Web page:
No Limelight Snowmass in 2016 — or maybe ever |

No Limelight Snowmass in 2016 — or maybe ever

Jill Beathard
Snowmass Sun

There will be no construction on the Limelight Snowmass hotel in 2016, despite the village’s Town Council completing review of the Base Village application by an agreed-upon deadline Monday.

And Aspen Skiing Co. CEO Mike Kaplan called a 2017 start to the hotel a “maybe.”

“Nobody is more frustrated or upset than I am,” Kaplan said. “Both parties, the town and Related, have expended too much time and energy on alternative community purposes and what we perceive as an overly detailed review. (The process) has not provided the clarity we’ve needed.”

He went on to say that the company had just gotten updated quotes on construction costs and that the prices had gone up exponentially.

“Both the developer and town have mishandled the review, and it has put the Limelight Snowmass at risk.”Mike KaplanCEO, Aspen Skiing Co.

“We’ve got to go out and reprice this thing and make sure that a 2017 start is possible and viable,” Kaplan said.

Skico has a letter of intent to purchase Lot 2 in Base Village from Related and build the hotel there, a deal that is contingent on final approval from the town, among other issues that Kaplan outlined at the meeting. That includes clarification on how a public plaza adjacent to the Limelight will operate, the timing of other buildings on the partially completed podium and details on Building 6, a community-purpose facility also adjacent to the Limelight site.

“We need to know what it’s going to look and feel like outside our front door,” Kaplan said. “Both the developer and town have mishandled the review, and it has put the Limelight Snowmass at risk.”

Town Council members, who agreed this summer to attempt to complete the application’s review by Dec. 21 so that new Base Village construction could start in 2016, were not happy to hear the announcement.

“There were commitments made that if we got to this point and we got to this tonight, we would have construction starting in 2016,” Councilman Bob Sirkus said. “Skico is not showing the leadership I was hoping for.”

Sirkus advocated for not taking a vote on second reading of an ordinance that would grant approval for the application, saying he didn’t see a purpose without the incentive of construction in 2016.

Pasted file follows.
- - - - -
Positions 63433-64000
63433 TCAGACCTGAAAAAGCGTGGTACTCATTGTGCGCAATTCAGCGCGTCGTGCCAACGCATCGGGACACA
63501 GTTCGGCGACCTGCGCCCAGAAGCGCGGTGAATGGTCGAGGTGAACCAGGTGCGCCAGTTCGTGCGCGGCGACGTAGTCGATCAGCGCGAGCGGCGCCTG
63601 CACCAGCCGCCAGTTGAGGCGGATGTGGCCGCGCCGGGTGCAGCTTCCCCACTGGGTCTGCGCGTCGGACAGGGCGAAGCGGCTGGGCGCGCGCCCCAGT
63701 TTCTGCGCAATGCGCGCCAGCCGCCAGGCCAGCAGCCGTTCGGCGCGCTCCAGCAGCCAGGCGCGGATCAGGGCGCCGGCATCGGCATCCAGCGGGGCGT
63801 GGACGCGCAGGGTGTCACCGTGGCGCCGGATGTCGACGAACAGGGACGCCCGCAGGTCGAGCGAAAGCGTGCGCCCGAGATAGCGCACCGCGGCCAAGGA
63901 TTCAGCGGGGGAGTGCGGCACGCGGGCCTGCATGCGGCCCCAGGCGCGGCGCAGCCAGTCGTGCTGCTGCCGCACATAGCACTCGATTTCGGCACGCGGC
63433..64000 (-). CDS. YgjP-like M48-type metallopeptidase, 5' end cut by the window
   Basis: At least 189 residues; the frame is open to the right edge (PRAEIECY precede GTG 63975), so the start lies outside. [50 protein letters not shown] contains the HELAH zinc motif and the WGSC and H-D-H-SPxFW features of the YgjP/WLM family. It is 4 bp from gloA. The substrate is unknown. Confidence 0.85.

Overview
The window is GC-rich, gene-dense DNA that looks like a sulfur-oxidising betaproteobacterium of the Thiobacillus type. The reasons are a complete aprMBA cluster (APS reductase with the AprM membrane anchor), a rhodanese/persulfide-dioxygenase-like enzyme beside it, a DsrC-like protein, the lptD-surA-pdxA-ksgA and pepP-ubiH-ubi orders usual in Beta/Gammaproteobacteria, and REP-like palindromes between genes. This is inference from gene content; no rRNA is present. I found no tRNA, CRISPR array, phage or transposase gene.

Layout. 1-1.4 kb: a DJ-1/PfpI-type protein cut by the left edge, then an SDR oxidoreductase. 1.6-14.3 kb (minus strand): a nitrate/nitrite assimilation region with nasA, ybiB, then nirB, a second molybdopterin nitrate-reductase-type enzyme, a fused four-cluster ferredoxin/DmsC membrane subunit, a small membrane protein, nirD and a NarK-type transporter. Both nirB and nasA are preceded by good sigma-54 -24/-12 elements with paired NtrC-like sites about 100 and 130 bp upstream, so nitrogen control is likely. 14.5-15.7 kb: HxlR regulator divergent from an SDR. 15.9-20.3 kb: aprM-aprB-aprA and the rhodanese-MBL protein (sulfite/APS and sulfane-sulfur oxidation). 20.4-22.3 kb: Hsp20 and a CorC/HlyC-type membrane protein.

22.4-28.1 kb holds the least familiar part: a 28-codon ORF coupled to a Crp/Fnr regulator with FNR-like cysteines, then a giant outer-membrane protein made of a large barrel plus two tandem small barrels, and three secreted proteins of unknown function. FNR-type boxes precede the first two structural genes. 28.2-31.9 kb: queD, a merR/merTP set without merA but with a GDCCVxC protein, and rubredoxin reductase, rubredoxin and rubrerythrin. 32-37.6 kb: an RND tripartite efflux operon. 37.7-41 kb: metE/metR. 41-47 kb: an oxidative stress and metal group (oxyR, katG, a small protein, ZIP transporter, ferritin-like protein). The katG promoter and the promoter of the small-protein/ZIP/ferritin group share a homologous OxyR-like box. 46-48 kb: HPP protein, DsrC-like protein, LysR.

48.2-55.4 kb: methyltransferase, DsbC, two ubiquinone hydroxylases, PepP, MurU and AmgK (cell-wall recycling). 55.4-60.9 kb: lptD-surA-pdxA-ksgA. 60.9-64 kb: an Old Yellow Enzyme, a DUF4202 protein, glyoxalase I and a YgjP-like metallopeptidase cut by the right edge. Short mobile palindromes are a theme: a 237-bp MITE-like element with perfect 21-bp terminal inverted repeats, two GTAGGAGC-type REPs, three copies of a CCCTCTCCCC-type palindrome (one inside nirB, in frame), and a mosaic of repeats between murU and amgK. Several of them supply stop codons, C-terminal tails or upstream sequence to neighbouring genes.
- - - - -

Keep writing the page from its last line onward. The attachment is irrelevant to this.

But Related, back in the saddle as both the applicant and the Base Village developer after East West Partners backed out of purchase negotiations last week, pushed for a decision. Kaplan backed that up by saying that for a 2017 start, the company wanted to see all the agreements in place by March 31, and legally, the town only has 90 days after an approval to draw those up.

“We need approval tonight,” Related’s Andrew Dance said. “We don’t think there are as many loose ends. … I think a vote of confidence to move this thing forward will give the ski company more confidence that this is something the town wants.”

The ordinance required a supermajority, or four of the five members, to pass, and the council went back and forth over whether to take a vote Monday with some members clearly on the fence. Councilwoman Alyssa Shenk asked that the plaza agreement come back before council; Councilman Tom Goode pushed for a financial obligation from Related to account for additional height variances that were just added two weeks ago, which the developer agreed to to the tune of $200,000.

Ultimately, the council voted 4-1 in favor of the ordinance, with Sirkus dissenting.

While there will be no new commercial or residential construction in Base Village in 2016 now, Related will construct a roundabout on Brush Creek Road and another at the intersection of Carriage Way and Wood Road. It also will submit plans for Buildings 6, 7 and 8 with the expectation of breaking ground on those in 2017, as well.


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